Question: Do you care why terrorists like the Tsarnaev brothers hate Americans?
Idaho Sen. Jim Risch, who serves on the Senate Intelligence Committee, was interviewed on Fox News today about the Boston Marathon bombings; Risch said he was in “a number of classified briefings today,” but instead of receiving classified information, the briefings were mostly “what we call open source,” meaning information he could share. His main point: When terrorist groups carry out attacks, they usually quickly claim credit; while when a “lone wolf” or “some deranged American person” is responsible, they typically don’t. No one has claimed responsibility for the Boston bombings. Risch told Fox’s Neil Cavuto the case appears reminiscent of the 1996 Olympics bombing in Atlanta, which was the first of four bombings carried out by Eric Rudolph, who was apprehended in 2003; the Atlanta bombing killed two people and injured 111.
Cavuto asked Risch whether the use of pressure cookers in the devices detonated in Boston suggested a foreign origin, since those are commonly used in IEDs in Afghanistan and elsewhere. Risch said no. “The pressure cooker device is commonly used in Afghanistan and Pakistan and India, but that’s because it is a cooking utensil that’s readily available in those countries,” he said. However, it’s also featured in numerous online bomb-making tutorials and the like. “I don’t think you can say that just because it was a pressure cooker,” it’s related to those countries, Risch said. “It’s just too common on the Internet.”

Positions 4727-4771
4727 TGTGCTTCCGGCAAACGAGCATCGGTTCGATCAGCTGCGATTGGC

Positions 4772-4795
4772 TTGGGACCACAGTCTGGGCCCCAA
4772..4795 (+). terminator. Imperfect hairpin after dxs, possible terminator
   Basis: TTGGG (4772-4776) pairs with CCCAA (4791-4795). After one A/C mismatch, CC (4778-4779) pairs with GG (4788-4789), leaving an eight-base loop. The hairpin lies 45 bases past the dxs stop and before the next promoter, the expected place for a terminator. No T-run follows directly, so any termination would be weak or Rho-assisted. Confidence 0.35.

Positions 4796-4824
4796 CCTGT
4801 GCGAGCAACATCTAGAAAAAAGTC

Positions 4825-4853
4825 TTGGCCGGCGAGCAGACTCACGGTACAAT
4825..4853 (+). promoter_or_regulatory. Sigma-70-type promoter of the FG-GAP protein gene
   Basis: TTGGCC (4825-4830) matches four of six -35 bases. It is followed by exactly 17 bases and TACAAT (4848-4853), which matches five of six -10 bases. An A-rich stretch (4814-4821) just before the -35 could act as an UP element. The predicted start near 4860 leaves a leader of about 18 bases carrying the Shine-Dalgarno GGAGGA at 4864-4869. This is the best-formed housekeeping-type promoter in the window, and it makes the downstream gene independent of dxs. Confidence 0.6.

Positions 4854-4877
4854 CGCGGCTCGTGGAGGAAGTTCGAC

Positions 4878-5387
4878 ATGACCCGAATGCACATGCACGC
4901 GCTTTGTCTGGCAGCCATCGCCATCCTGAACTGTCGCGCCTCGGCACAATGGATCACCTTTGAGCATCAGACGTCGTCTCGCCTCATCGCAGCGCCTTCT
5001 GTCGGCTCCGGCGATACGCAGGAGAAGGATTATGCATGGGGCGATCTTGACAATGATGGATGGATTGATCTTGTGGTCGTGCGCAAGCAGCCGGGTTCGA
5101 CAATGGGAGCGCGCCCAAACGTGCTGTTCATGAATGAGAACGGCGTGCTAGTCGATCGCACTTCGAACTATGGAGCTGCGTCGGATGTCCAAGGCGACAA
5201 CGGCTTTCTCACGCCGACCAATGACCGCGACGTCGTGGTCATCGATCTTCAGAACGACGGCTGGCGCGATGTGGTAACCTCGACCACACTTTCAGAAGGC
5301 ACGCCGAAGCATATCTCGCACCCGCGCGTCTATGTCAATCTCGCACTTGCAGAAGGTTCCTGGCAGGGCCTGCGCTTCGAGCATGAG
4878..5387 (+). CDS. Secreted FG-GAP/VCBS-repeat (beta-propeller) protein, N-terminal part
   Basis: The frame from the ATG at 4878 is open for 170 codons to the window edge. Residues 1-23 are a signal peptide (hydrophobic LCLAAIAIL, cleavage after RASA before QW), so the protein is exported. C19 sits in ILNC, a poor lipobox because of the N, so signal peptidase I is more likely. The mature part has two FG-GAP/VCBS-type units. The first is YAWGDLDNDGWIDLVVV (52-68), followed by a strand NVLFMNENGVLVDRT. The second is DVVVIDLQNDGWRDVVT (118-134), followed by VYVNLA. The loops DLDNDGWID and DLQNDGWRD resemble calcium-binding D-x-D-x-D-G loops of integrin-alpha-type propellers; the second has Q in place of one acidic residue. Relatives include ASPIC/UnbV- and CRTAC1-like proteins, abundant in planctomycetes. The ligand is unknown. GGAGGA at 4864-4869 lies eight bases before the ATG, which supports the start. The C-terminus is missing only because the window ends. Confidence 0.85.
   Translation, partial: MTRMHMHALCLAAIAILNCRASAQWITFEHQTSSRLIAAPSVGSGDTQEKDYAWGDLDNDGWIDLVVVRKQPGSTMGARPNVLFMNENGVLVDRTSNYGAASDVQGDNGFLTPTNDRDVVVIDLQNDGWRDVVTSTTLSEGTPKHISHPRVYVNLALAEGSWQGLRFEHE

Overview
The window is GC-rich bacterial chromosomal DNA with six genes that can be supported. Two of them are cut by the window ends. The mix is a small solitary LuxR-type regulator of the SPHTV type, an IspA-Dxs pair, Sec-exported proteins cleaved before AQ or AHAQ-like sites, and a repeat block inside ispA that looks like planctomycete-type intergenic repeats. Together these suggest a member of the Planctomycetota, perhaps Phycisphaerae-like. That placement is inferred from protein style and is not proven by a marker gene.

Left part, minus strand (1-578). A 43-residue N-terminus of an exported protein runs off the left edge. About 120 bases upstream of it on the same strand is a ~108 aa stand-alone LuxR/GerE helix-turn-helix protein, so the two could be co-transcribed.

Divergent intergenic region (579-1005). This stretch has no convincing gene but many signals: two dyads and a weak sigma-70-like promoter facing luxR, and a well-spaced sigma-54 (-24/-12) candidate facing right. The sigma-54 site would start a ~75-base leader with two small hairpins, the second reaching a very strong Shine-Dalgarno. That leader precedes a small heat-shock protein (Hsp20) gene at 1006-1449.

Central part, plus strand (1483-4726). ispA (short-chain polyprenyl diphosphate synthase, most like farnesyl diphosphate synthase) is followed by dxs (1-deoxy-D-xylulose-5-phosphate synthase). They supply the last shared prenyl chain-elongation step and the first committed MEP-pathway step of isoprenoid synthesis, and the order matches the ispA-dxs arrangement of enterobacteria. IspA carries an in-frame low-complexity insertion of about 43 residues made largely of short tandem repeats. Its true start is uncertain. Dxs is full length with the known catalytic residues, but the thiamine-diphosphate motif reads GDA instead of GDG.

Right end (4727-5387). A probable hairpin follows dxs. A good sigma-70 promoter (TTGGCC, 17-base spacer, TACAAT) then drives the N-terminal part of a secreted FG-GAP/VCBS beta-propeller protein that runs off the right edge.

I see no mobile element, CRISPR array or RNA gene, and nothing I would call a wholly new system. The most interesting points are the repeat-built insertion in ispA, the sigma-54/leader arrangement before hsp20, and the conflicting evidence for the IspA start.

Here's a news item from the Associated Press: BOISE, Idaho (AP) — Idaho residents who competed in the Boston Marathon say there is no way to compare the shock and horror caused by the bomb blasts that killed three people and left another 150 injured.Fifty-four-year-old Cindy Fazzio of Kuna was one of 90 Idaho residents who competed in the storied race Monday. Fazzio says she finished the race 15 minutes before the blasts and was standing about 200 yards away. She says the first explosion caused surprise; but the second left no doubt something profound was happening. Fifty-two-year-old Michael Ehredt of Hope had finished his race and was one block away when the first bomb went off. He describes the blast like a big "firework" going off. So far, federal investigators say no one has claimed responsibility for the explosions.
You probably know the story. Kathy Switzer, who registered as "K. V. Switzer," broke the gender barrier by running in the 1967 Boston Marathon. A couple of miles after the start, a livid race official shouted some unpleasantries at her and tried to rip the race number from her clothing. But Switzer's boyfriend, football player Tom Miller, sent that ass sprawling with a deft body-block.